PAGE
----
In either scenario, some species will need a bigger range and connected habitat to increase their likelihood of success as a species.

But some wildlife populations are more isolated due to forest fragmentation from development, land use patterns and roadways.

“The pinch point is here in the Southern Appalachians,” she said.

And nowhere is that more evident than in the Pigeon River Gorge.

The section of Interstate 40 from Asheville to Knoxville, Tenn., angles on a south-to-north trajectory through the gorge. 

To the west is the 522,000 acres of Great Smoky Mountains National Park. To the east are relatively large, unfragmented sections of Pisgah National Forest in North Carolina and Cherokee National Forest in Tennessee.

The two sections of forest unite at a narrow neck like an hourglass, separated by four lanes of concrete running 28 miles from Fines Creek, N.C., to Hartford, Tenn. 

Researchers from the University of Washington and the Nature Conservancy modeled potential habitats and plotted movement routes for nearly 3,000 species of mammals, birds and amphibians using climate change projections and climatic needs of the species.

The resulting map shows colorful arrows representing creatures in motion. Species from Central America and Florida merge to form a channel in the Southern Appalachians.

Nikki Robinson, the North Carolina project manager of the Wildlands Network, said her organization has designated three “wild ways” in North Carolina. One of them, along the East Coast, includes a connected network of natural areas that span the Eastern Seaboard.

“We really emphasize the importance of collaboration and communication among state and federal agencies, other nonprofit organizations and the residents of these communities to ensure locally led solutions will support these communities that they’re that we’re serving,” she said. 

Yet connecting natural areas, Hillard explained, is a bit like piecing together a jigsaw puzzle.

“These big animals really need to roam and have large home ranges to access resources available at different times of year but also to (respond to) weather events that influence availability of food and habitat,” she said.

An elk calf roams in Cataloochee Valley of Haywood in June 2013. Colby Rabon / Carolina Public Press

 The elk movement study is part of a comprehensive examination conducted in the Pigeon River Gorge that was designed to better understand animal behavior patterns in order to pinpoint wildlife-vehicle collision hot spots.  The project collected collision data from law enforcement and weekly surveys to detect “roadkill.” In addition, they used dozens of wildlife cameras along the roadway to monitor existing structures on I-40, such as bridges and culverts.

Those findings will identify where to enhance infrastructure on I-40.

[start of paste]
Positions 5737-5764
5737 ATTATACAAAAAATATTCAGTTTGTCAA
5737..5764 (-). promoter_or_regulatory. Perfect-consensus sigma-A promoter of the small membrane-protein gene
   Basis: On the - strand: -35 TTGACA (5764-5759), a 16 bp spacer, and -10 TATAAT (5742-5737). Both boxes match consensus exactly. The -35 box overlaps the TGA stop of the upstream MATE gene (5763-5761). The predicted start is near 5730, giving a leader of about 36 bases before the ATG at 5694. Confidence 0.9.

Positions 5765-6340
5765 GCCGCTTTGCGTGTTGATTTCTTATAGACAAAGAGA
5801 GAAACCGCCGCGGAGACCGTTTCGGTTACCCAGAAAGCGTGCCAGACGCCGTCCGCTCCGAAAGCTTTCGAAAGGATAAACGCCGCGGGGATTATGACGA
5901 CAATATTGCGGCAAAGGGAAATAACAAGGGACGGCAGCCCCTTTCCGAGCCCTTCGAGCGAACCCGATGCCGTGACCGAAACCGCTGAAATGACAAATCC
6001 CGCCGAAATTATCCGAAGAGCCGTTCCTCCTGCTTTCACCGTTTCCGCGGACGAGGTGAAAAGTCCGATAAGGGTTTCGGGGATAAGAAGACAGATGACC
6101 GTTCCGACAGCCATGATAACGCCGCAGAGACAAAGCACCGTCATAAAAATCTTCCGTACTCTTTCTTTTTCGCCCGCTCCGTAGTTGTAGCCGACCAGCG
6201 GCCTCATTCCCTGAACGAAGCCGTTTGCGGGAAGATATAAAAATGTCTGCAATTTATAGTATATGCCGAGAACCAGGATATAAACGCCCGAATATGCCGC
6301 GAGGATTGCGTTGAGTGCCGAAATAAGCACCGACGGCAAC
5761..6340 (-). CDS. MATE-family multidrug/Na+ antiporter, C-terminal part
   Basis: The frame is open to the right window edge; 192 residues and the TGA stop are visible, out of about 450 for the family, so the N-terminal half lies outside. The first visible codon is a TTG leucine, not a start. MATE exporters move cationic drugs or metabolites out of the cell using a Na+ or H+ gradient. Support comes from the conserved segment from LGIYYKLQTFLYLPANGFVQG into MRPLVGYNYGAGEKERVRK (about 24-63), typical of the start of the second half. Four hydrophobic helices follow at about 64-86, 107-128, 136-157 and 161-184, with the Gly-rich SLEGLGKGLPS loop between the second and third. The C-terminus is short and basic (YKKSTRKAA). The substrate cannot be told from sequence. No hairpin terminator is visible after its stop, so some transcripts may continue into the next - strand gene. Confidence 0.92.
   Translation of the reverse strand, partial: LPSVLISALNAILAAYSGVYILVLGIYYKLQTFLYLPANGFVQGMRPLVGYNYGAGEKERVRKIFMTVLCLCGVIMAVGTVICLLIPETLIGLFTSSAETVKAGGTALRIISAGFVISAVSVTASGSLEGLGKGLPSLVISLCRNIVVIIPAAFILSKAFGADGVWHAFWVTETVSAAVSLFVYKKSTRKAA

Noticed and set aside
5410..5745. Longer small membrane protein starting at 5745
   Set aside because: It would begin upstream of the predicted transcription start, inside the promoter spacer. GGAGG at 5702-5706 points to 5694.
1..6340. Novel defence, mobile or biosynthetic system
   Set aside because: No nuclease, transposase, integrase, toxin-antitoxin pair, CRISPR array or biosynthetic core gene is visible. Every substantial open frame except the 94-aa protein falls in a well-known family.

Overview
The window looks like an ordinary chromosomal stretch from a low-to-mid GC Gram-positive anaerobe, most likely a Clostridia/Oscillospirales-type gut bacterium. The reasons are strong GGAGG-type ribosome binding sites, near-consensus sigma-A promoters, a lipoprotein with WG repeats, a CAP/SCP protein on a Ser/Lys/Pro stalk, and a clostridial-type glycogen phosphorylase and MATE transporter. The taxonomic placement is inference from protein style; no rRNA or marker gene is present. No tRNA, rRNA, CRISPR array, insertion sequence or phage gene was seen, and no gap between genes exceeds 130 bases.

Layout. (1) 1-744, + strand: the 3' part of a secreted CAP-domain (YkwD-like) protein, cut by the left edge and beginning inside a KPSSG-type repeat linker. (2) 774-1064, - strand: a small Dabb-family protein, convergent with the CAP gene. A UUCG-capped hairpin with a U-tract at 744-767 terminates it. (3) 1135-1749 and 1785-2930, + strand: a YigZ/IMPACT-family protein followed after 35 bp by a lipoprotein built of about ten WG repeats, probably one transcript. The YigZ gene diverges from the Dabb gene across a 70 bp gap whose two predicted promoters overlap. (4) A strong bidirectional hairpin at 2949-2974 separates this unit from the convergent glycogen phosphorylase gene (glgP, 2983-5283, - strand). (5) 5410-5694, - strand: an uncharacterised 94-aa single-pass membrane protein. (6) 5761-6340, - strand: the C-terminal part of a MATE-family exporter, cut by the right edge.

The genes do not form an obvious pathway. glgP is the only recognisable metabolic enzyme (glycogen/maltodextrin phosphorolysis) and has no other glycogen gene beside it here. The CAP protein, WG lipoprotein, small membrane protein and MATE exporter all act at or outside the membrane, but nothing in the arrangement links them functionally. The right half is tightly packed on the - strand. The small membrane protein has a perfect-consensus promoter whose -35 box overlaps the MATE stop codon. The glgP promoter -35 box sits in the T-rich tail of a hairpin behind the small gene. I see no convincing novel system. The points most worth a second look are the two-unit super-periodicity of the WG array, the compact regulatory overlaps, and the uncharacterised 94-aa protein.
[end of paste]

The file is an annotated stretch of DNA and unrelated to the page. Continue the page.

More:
Hillard’s research demonstrated that elk, black bears and deer interact with the roadway. She thinks the road creates a barrier effect for animals but admits that understanding wildlife behavior can be perplexing. 

For example, she’s observed animals using the roadway but not crossing it. On the other hand, over three years, she observed female elk boldly crossing the interstate to give birth in the national forest and returning to the national park with their calves.

However, among the meaningful findings of the research is that vehicle collisions are more likely to occur near bridges and culverts. Daily, 26,000 vehicles pass through the gorge.

The extreme topography of the gorge, she said, funnels wildlife to the roadway.

“We’ve put our roadways along the path of least resistance, which is also where wildlife want to move,” she said.  “The water, the landscape, the topography shape how these elk move. They like to follow valleys and the paths of least resistance just like humans.”

Estimates say more than 1 million large animals are killed annually in collisions with vehicles in the U.S. Large creatures, however, are not the only animals impacted by I-40: Aquatic animals and amphibians are also a concern.

And, of course, humans are hurt, too. 

According to the National Highway Traffic Safety Administration, about 200 die every year in animal-vehicle collisions. The average cost of a deer-car collision is $8,190; elk-vehicle collisions exceed $25,000 per crash, according to a paper from the Western Transportation Institute at Montana State University.

This summer the Wildlands Network will publish a statewide report identifying the top 20 wildlife-vehicle collision hot spots in North Carolina, six of which are in the state’s western counties, despite a lower human population density.

Some existing structures in the gorge seem to help facilitate safe passage for wildlife. For example, lower mortality rates and evidence from cameras suggest animals are using a bridge over Jonathan Creek. Black bears are also passing through three culverts near Groundhog Creek. In addition, the current replacement of a bridge at Harmon Den adopted features to ensure safe passage for wildlife and automobiles.

In those places, Hillard believes, adding fencing or other structures to funnel animals to safe passage is an efficient and relatively low-cost solution to facilitate safe wildlife crossings.

Yet, at the top of Hillard’s wish list are two wildlife overpasses — one in Tennessee; one in North Carolina — like an existing wildlife overpass on I-90 in Washington state.

Essentially, it would be a greenway for wildlife to move above the fray of speeding semis and automobiles.

Bridges, of course, aren’t cheap. But Hillard is hopeful there are future funding opportunities, such as the Bipartisan Infrastructure Law that coincides with the urgency to replace aging bridges and structures along the interstate system.

“We think our project is supported by strong research and data that support where these mitigation opportunities are,” she said. 

“I think an iconic structure will represent the importance of what wildlife and connected landscapes mean for us in the region.”

Jack Igelman

Jack Igelman is a contributing reporter with Carolina Public Press. Contact him at jack@igelman.com.